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A geometric series is the sum of the terms of a geometric sequence.

$GeometricÂÂSequenceÂÂ1,2,4,8,â€¦ÂÂâ€‹ÂÂGeometricÂÂSeriesÂÂ1+2+4+8+â€¦â€‹$

The explicit rule of the geometric sequence above is $a_{n}=2_{nâˆ’1}.$ By using this rule, the series can be written using sigma notation. $SumÂofInfiniteÂTermsi=1âˆ‘âˆžâ€‹2_{iâˆ’1}â€‹â€‹SumÂofnÂTermsi=1âˆ‘nâ€‹2_{iâˆ’1}â€‹$

The sum of an infinite or a finite geometric series can be found by using their corresponding formulas.
What follows is a derivation of the formula for the sum of a geometric series.

Consider a geometric series of n terms, whose first term is a1 and whose common ratio is r. The sum of the series can be written as
Notice that the series is a polynomial, and can be written in standard form.
Since all of the terms contain a factor of a1, it can be factored out of the right-hand side.
Since the sum above is a polynomial, polynomial division can be used to rewrite it. In fact, one polynomial identity gives
Thus, the formula for the sum of a geometric series can be written as follows.

Consider a geometric series of n terms, whose first term is a1 and whose common ratio is r. The sum of the series can be written as

Q.E.D.

Calculate the sum of the geometric series.

Show Solution

To find the sum, we can use the formula for a geometric series
where a1 is the first term, r is the common ratio, and n is the number of terms. From the given sigma notation, we can see that n=4 and r=1.5. To find a1, we can substitute n=1 into the expression $80â‹…1.5_{nâˆ’1}.$
Thus, a1=80. We can substitute the noted values into the formula for $S_{n}.$
The sum of the given geometric series is 650.

$80â‹…1.5_{nâˆ’1}$

Substitute

n=1

$80â‹…1.5_{1âˆ’1}$

SubTerm

Subtract term

80â‹…1.50

CalcPow

Calculate power

80â‹…1

Multiply

Multiply

80

$S_{n}=1âˆ’ra(1âˆ’r_{n})â€‹$

SubstituteValues

Substitute values

$S_{4}=1âˆ’1.580(1âˆ’1.5_{4})â€‹$

SubTerm

Subtract term

$S_{4}=-0.580(1âˆ’1.5_{4})â€‹$

SimpQuot

Simplify quotient

$S_{4}=-160(1âˆ’1.5_{4})$

UseCalc

Use a calculator

$S_{4}=650$

When the common ratio of a geometric series is greater than 1, each term becomes larger and larger as the series continues. Similarly, when the common ratio is less than -1, each term becomes more and more negative. In these cases, and when r=Â±1, the infinite series has no sum. On the other hand, when r is a fraction such that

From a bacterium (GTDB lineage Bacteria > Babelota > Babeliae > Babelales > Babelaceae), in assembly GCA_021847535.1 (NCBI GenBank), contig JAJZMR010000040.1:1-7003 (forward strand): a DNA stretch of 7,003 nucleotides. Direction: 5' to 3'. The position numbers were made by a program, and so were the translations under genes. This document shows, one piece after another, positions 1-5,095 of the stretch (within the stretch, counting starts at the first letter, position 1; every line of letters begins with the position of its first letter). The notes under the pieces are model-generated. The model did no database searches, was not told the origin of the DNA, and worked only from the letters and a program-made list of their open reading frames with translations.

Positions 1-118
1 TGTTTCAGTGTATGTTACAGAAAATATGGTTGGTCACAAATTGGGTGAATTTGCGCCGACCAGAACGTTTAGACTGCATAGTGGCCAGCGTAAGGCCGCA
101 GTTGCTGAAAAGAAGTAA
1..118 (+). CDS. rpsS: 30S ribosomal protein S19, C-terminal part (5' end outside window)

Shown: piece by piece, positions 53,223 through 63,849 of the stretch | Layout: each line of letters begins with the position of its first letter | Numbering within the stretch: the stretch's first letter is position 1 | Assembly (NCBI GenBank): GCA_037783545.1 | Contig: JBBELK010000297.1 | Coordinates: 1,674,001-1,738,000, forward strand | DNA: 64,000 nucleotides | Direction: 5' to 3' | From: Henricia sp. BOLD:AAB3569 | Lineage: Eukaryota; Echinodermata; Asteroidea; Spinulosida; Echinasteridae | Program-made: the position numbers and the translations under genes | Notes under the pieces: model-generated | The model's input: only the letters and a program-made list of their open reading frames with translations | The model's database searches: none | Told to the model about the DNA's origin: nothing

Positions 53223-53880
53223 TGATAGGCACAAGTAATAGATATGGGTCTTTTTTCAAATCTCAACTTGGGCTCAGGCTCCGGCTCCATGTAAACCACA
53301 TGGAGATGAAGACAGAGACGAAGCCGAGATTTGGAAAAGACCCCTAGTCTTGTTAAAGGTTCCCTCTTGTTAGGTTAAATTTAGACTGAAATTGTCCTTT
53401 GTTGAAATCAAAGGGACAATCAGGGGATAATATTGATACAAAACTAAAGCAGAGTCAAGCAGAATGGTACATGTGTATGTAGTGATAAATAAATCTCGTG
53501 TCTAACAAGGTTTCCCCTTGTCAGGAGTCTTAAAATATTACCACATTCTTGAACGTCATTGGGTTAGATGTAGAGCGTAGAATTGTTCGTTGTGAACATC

Thus, the standard formula for the sum of a geometric series, $S_{n}=1âˆ’ra_{1}(1âˆ’r_{n})â€‹,$ becomes the following for an infinite geometric series with -1<r<1.

-1<r<1,

$r_{n}$ becomes very small as the number of terms, n, increases. In fact, If the common ratio of an infinite geometric series is less than or equal to -1, or greater than or equal to 1, the sum of the series does not exist. However, it's possible to find a partial sum, or the sum of the first several terms in the series. The partial series can be thought of as a finite series. Thus, its sum can be found using the formula for a finite geometric series.

Find the sum of the geometric series.

Show Solution

To begin, recall that the sum of an infinite geometric series can only be found if
Thus, the common ratio is $r=31â€‹.$ Since r<1, it's possible to find the sum of the series. We can substitute a1 and r into the following formula.
The sum of the series is 1.5.

-1<r<1.

Thus, we must first determine r, which can be done by dividing the second term, a2, by a1. $S=1âˆ’ra_{1}â€‹$

SubstituteII

a1=1, $r=31â€‹$

$S=1âˆ’31â€‹1â€‹$

OneToFrac

Rewrite 1 as $33â€‹$

$S=33â€‹âˆ’31â€‹1â€‹$

SubFrac

Subtract fractions

$S=2/31â€‹$

DivByFracD

$b/caâ€‹=baâ‹…câ€‹$

$S=23â€‹$

WriteDec

Write as a decimal

S=1.5

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